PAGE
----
Friday, April 14, 2017

Port Orford the Long Way

Odometer 56281
Trip meter 536 miles

Okay, we peeked.  We looked ahead on the weather forecast to see that if we dallied any longer in the Sierras, that we were going to get precipitation- some of which could be snow in the higher passes.  We decided to get over the Sierras and head costal before the next storm system arrived on Wednesday with both high wind and precipitation.

We planned out the next three nights, first to Redding, then on to my sister's house in Blue Lake, and then the final leg of this trip, our summer home, Port Orford, Oregon.

US 395 between Carson City and Reno

The overnight temperature in Carson City was only 41- which surprised me, at an elevation of nearly 5000 feet, and as much snow as we've see beside the road on our way here- I assumed that the night time temps were below freezing, and rolled up our water hose before going to bed.  The next morning I sheepishly rolled out the hose again so we could take showers.  Maybe next time I'll consult the weather forecast (naw!  I'm not that smart).  As we were getting ready to go, I noticed a red fluid drip at the rear of the coach and decided I'd better check that out, because the two fluids I knew of that are reddish are transmission and antifreeze.  Turned out that it was the latter, and it looked to be coming off of the lower hose clamp on the radiator.  I took a nut driver and tightened the clamp about a full turn.   I'll keep checking and see if that did the trick.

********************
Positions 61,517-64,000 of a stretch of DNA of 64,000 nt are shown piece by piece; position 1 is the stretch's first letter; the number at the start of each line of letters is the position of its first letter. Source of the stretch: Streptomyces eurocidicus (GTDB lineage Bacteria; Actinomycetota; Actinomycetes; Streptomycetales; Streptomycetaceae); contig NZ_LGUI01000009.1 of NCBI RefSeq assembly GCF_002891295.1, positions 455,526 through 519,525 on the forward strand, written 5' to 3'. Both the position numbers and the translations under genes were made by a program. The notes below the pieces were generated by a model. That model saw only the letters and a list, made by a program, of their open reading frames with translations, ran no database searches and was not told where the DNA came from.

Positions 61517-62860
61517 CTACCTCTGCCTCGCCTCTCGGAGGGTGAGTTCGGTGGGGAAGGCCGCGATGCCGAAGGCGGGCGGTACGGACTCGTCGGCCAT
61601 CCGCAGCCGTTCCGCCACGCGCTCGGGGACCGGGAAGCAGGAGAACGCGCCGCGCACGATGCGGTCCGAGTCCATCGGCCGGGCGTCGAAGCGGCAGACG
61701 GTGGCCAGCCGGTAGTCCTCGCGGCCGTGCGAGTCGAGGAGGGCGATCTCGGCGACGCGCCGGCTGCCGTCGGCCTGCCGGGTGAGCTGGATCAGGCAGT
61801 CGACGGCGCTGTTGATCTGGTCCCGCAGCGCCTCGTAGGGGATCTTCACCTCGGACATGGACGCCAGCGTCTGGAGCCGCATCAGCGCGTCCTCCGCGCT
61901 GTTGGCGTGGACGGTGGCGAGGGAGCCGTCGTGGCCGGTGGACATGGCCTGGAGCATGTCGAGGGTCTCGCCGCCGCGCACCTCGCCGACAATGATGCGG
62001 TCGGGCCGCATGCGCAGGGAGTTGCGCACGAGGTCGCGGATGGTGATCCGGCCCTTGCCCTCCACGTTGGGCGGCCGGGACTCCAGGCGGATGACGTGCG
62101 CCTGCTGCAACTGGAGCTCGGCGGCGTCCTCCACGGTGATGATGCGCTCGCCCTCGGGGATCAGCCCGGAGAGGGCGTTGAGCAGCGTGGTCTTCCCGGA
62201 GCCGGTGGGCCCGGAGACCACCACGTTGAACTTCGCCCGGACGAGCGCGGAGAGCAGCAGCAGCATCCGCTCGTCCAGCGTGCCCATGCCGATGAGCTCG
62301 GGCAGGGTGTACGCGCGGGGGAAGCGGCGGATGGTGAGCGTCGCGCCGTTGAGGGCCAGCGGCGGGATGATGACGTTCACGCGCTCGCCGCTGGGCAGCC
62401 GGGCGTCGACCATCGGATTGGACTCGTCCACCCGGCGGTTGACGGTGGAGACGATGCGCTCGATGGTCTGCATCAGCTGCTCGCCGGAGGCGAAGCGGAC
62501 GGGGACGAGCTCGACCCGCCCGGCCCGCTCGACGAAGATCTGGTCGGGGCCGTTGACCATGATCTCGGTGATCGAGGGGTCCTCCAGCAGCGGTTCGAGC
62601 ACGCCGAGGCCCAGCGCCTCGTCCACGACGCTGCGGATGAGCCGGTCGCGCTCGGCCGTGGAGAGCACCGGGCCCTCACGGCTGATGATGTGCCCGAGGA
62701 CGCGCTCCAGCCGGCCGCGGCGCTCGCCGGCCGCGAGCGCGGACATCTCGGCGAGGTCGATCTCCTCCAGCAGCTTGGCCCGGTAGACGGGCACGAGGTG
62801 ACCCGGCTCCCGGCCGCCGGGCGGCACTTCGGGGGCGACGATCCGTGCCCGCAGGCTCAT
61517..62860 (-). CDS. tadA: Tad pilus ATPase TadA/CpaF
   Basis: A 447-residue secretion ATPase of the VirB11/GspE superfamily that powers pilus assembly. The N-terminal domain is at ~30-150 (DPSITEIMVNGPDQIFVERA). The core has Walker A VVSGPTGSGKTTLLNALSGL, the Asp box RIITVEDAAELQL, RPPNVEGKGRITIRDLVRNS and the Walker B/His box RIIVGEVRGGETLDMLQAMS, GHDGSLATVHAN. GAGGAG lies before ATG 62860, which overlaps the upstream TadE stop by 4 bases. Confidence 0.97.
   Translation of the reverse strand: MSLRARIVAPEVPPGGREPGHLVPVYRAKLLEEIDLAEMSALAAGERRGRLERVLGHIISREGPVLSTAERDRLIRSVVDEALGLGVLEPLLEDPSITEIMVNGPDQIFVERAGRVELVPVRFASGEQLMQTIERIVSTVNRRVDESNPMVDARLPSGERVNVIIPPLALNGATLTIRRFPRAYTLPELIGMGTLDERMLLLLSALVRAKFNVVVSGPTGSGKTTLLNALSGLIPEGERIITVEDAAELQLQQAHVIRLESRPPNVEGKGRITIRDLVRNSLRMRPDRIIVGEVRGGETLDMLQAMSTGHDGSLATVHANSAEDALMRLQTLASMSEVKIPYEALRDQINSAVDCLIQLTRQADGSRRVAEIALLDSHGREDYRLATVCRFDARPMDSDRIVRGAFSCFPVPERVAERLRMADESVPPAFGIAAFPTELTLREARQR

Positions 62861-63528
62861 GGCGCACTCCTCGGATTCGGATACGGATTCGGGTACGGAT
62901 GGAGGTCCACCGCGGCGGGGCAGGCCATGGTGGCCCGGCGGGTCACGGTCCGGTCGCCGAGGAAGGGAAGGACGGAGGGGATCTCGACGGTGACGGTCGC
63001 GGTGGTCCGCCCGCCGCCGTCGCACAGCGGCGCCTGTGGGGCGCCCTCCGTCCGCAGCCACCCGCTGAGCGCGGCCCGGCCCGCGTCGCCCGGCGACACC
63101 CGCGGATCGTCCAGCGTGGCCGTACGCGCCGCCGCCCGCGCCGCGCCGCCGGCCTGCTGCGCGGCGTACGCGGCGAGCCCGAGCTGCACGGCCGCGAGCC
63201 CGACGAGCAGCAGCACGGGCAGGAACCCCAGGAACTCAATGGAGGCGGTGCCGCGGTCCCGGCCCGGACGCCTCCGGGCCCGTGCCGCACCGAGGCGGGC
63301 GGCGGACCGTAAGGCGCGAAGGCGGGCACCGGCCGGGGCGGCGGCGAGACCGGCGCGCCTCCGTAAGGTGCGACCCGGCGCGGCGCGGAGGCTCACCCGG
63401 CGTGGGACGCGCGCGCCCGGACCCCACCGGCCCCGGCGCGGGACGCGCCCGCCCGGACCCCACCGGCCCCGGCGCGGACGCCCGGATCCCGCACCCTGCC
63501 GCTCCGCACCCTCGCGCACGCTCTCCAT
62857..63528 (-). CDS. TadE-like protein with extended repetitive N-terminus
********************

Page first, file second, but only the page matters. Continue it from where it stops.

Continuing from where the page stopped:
One nice thing that has happened is that for some mysterious reason, the turnsignal lights on the car have started working again.  Each time we un-hook at a campground we cross our fingers the next morning when we hook back up- great plan, and it's working for us. 😊

As we skirted around Reno we thought about stopping for some Starbucks but after considering bumping around the surface streets maneuvering the 57 feet of our rolling train in and out of a parking lot- we just weren't that thirsty!

Before we knew it, we were back in California again, being asked by the polite border guard if we had any Arizona home grown fruits, or any firewood on board.  Having neither, we were allowed to pass back into the great nation of California ;->)

Lunch stop beside US 395 at Honey Lake
There is a long stretch of 395 between the Nevada border and Susanville that follows Long Valley Creek as it meanders along a wide open prairie, flanked on the south by the Diamond mountains. 86 square mile Honey Lake sits at the northwest end of this valley. Honey Lake is what's known as an endorheic sink meaning that there is only in-flow, nothing ever flows out of the lake.  The major contributor to the lake is the Susan River, and thanks to a very wet winter, the the lake is higher and larger than we have ever seen it.